Unfortunately, health systems that simply "host" physician groups in this way tend to lose money. To see a return on investment, hospitals must actively manage their physician enterprises. This means:
This adds up to a huge time and resource burden — one that the right outsourcing partner can take completely off the hospital administration's hands.
Some outsourcing partners will handle many or all of the above tasks. For example, a few larger groups (including Vituity) have revenue-cycle management solutions that work with the physicians to maximize reimbursement. They also assist with functions like collections and managed care negotiations. These practices alone can move the hospital's balance sheet from red to black.
The thinking here is that hospitals have more control over the practice behavior of employed physicians than contracted ones. In theory, this makes it easier to improve processes, nail quality metrics, and thrive in the era of value-based care.
The problem is, even exceptional hospital leadership teams don't have deep expertise in emergency medicine, anesthesiology, critical care, and all the other service lines they oversee. In practice, the most effective drivers of quality and value tend to be front-line physicians.
A good outsourcing partner can be an invaluable source of leadership, innovation, and best practices. Even a small, local group will generally work to implement the latest advances in the specialty. Larger groups may have access to expert medical directors, consultants, technologies, and proprietary quality programs that can boost the hospital's competitive advantage.
On its surface, this makes sense, because more and more physicians are seeking out employment opportunities. In fact, the majority of new physicians emerging from residency prefer employment over ownership. Factors driving this trend include:
That being said, the experience of the past few years suggests that physicians make better owners than employees. Hospital-employed physicians in particular have to follow a huge number of rules and policies. At the same time, the bureaucratic structure of most hospitals makes it difficult for physicians to effect change. This lack of control tends to stifle creative problem-solving and innovation.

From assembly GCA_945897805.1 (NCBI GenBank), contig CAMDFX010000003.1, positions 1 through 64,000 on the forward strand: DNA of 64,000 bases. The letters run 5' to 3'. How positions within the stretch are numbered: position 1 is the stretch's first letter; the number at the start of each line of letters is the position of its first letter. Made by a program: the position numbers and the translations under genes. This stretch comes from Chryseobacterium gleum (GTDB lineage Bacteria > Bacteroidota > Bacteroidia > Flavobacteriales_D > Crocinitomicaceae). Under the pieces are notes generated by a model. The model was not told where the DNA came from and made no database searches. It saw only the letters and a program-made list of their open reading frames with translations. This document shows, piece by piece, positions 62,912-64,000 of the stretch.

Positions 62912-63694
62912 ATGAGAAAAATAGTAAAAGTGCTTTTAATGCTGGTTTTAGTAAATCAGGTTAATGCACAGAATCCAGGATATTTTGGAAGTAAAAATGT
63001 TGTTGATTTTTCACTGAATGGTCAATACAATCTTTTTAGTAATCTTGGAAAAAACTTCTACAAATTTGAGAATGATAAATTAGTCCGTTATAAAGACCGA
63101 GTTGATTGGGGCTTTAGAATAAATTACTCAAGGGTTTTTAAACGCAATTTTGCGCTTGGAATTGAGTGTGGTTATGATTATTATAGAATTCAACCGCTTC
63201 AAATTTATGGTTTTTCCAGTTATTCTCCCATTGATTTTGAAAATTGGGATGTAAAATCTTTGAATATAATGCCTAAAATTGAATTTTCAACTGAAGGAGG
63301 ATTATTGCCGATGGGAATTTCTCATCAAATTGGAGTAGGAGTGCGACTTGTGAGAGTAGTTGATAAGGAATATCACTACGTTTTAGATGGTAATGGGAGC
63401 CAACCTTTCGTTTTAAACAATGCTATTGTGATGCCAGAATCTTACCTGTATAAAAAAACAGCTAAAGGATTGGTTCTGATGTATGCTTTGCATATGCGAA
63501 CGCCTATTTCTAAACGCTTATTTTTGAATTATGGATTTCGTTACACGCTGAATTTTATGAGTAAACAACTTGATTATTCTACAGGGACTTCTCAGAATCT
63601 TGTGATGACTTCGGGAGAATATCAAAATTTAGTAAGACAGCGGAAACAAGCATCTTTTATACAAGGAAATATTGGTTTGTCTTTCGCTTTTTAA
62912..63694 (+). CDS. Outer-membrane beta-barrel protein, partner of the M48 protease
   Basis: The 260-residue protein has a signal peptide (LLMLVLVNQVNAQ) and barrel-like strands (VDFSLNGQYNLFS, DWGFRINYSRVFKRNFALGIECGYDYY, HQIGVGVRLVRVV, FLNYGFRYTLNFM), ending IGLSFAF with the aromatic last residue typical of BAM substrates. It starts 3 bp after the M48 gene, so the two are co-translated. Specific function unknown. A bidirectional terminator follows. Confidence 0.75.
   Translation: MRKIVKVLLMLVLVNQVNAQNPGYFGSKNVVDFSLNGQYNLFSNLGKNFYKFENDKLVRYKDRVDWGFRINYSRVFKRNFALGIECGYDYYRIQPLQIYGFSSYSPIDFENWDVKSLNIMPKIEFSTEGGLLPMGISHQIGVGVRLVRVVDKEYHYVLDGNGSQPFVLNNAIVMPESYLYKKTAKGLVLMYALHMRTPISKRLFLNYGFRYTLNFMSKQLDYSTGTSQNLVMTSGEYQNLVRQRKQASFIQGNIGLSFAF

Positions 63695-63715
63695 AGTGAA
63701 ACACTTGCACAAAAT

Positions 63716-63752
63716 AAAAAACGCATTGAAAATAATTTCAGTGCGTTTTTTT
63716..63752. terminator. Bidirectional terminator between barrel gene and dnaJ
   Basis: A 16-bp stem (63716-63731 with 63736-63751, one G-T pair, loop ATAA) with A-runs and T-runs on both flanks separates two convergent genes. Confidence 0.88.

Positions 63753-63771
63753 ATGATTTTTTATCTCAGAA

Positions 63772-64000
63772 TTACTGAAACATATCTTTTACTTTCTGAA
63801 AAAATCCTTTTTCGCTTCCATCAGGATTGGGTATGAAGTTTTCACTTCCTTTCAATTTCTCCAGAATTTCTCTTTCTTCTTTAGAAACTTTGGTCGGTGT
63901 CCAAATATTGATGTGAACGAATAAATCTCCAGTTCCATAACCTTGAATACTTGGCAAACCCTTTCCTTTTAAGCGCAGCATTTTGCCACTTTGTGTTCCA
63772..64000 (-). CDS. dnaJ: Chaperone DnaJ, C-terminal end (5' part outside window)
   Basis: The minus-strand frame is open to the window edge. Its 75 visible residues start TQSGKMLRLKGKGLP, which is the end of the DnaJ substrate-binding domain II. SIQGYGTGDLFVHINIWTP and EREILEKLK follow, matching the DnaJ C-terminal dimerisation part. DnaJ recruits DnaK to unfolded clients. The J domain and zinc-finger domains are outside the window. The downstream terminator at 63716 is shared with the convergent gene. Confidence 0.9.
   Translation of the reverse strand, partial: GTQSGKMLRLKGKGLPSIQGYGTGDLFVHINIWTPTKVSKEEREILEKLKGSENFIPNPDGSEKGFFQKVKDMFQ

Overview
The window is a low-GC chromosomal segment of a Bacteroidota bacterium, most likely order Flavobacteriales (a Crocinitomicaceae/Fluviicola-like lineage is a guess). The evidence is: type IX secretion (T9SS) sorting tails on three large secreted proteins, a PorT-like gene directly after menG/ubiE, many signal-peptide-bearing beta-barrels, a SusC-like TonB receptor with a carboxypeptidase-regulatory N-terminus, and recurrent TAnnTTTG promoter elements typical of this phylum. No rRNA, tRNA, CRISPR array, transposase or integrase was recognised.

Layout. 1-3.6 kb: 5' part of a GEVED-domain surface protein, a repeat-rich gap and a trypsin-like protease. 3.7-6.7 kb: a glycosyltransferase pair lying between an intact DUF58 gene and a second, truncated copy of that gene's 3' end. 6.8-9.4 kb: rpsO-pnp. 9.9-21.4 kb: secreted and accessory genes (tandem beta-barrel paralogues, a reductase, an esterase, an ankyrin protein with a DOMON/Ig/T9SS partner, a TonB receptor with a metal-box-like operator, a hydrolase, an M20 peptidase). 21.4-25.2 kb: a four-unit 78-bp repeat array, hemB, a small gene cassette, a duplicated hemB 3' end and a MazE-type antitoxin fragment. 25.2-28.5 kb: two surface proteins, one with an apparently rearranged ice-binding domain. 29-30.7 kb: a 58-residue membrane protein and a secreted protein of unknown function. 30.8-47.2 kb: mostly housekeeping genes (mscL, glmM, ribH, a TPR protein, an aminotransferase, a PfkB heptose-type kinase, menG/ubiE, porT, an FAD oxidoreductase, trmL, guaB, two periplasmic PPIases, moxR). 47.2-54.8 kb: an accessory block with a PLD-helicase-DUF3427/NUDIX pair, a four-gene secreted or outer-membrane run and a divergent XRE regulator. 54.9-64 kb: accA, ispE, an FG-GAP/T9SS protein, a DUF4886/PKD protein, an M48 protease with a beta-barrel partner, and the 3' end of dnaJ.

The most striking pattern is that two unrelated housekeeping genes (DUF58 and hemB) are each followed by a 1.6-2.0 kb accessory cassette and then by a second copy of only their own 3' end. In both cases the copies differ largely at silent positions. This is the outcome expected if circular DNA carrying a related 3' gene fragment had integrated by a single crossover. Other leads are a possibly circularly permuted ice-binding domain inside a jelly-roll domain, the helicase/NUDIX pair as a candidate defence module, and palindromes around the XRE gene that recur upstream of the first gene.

Outsourcing to an independent physician group can reverse this cycle. Physician-owners have considerable freedom and motivation to effect change. They realize that what's good for the hospital is good for their group. Their resourcefulness and innovation can help to reduce costs, improve quality, and meet performance goals.
Hospitals can also promote alignment with outsourcing partners through the use of performance-based contracts.
Not necessarily. Every hospital and community is unique. Some hospitals are better positioned than others to effectively manage physician practices and gain a prompt return on their investment.
It's also important to realize that outsourcing to the wrong partner won't solve your hospital's problems — and could make them worse. As mentioned above, contracting an ED management group with weak payer relations burned Newport Hospital. And if the outsourcing partner also employs its physicians, you may not benefit from the energy and engagement that practice owners can bring to the table.
That being said, outsourcing can be a great way to infuse fresh leadership, expertise, and innovation into your hospital. The key is to find a partner that matches your organization's needs, vision, and values.
Originally published Feb. 15, 2019.